Chrome 67: wider Site Isolation roll out

Martin Brinkmann
May 30, 2018
Updated • Jul 12, 2018
Google Chrome

Google started the roll out of Google Chrome 67, a new version of the company's web browser, today. The new version of Chrome is a security release first and foremost.

Google Chrome users on the desktop can run manual checks for updates to get the browser update right away; considering that Chrome 67 fixes 34 security issues, several of them rated as high, the second highest rating after critical, it is important that users update the browser to the new version as soon as possible.

Just load chrome://settings/help in the Chrome address bar to run a manual check for update. Please note that this works only on desktop versions of Chrome and not mobile versions. Unless you download and install Chrome 67 from mirror sites that are not official, you have to wait for Google to distribute the browser to your device.

google chrome 67

Google continues the roll out of Site Isolation in Chrome. The feature landed in Chrome 63 but it was turned off initially as Google wanted to test the functionality on a small subset of users before it widened the audience.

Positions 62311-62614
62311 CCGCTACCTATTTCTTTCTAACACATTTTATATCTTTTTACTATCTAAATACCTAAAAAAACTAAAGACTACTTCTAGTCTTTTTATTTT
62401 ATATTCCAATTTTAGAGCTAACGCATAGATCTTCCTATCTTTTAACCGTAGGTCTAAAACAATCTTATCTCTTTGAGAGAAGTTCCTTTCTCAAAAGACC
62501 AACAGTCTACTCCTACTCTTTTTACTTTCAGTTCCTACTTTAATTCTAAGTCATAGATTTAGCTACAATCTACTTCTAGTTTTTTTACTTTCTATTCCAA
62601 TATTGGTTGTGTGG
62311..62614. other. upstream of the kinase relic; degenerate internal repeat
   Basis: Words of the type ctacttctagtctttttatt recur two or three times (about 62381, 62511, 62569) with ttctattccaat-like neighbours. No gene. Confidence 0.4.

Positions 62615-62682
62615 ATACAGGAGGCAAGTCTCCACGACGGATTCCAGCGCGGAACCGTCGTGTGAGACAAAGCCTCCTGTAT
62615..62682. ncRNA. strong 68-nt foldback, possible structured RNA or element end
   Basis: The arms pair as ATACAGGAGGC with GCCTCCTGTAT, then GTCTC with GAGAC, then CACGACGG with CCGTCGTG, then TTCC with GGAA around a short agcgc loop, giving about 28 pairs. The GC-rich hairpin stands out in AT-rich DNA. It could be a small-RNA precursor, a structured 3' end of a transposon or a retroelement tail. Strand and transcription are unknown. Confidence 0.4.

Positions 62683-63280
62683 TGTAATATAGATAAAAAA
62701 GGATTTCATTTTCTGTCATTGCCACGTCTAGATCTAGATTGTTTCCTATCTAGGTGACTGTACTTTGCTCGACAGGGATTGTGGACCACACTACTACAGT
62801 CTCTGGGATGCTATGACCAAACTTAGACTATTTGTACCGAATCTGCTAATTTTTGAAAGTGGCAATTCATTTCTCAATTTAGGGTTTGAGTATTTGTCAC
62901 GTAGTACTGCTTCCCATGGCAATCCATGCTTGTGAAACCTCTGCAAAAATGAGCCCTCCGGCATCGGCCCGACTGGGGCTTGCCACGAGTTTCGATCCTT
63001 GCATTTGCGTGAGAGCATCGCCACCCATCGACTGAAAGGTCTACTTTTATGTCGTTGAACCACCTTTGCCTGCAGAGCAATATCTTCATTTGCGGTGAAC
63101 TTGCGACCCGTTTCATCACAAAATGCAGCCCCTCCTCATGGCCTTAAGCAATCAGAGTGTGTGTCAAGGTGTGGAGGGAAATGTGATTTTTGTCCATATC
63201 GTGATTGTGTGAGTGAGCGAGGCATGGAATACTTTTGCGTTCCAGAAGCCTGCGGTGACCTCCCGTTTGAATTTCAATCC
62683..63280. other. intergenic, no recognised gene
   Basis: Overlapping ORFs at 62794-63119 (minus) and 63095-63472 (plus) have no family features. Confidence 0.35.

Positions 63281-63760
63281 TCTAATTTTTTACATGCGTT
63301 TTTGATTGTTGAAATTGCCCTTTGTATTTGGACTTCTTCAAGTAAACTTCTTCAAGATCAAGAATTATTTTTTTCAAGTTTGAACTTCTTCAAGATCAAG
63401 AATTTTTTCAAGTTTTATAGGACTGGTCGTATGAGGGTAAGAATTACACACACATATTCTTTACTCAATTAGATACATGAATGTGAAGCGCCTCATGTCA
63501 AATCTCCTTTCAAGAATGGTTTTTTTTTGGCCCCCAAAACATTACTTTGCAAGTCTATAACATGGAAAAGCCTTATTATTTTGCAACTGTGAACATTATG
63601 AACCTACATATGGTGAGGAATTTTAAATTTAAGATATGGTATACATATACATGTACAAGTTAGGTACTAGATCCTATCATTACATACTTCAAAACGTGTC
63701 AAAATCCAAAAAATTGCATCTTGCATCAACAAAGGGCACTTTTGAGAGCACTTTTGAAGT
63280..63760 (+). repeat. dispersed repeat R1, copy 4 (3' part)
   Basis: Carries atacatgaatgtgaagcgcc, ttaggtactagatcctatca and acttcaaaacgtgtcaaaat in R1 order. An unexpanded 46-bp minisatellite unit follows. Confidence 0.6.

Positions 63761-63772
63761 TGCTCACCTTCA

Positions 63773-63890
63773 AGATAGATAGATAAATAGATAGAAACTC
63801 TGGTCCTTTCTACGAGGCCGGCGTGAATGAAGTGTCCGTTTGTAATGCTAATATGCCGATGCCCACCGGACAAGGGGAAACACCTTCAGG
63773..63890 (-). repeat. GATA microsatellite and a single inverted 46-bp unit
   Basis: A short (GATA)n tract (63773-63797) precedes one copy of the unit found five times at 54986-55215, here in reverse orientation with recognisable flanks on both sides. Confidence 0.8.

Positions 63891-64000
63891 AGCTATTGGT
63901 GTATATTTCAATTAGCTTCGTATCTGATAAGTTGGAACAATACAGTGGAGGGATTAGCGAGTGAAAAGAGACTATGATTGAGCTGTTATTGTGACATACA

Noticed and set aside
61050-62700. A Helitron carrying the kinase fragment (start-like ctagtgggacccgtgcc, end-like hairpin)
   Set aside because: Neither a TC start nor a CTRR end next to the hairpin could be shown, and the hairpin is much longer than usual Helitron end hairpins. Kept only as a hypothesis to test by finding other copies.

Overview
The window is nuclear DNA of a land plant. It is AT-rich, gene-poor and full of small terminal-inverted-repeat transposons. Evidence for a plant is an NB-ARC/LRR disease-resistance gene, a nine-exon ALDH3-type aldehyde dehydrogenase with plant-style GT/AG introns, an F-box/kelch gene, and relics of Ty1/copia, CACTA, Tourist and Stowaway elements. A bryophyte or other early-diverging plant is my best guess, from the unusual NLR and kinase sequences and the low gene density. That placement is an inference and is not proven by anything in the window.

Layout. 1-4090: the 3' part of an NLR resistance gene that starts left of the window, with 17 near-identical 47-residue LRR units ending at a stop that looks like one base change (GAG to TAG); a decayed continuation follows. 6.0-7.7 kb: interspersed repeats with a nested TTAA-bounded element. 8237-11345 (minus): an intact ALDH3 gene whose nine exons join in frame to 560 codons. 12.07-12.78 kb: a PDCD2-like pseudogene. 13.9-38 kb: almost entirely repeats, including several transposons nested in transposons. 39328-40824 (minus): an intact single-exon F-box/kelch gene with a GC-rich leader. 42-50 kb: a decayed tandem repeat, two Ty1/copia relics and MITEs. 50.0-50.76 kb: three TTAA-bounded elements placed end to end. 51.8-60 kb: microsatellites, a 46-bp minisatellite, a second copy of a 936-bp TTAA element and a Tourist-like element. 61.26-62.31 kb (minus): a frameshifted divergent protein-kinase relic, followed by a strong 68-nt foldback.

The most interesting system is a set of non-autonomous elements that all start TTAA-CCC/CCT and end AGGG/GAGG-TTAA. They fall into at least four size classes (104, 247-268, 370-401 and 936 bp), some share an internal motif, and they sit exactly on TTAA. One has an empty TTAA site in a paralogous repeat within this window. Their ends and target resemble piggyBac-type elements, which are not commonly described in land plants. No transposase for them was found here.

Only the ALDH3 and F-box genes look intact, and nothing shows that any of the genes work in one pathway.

Update: Site Isolation has been turned on for 99% of all Chrome 67 installations according to Google.

Site Isolation, or Strict Site Isolation, limits render processes to individual sites. Instead of handling multiple sites in a single render process, Chrome will move any additional site loaded on a website in its own process. Sites can be loaded using iframes and other means.

Site Isolation improves stability and security but it comes at the cost of increased memory usage. Google stated that initial tests showed that memory usage might increase by up to 20%.

Google enabled the feature for part of the Chrome userbase but it included an experimental flag in the browser which provided anyone with the option to enable it in Chrome (check out the linked article above for instructions).

Chrome users who have been selected for the Site Isolation trial may disable it in the following ways: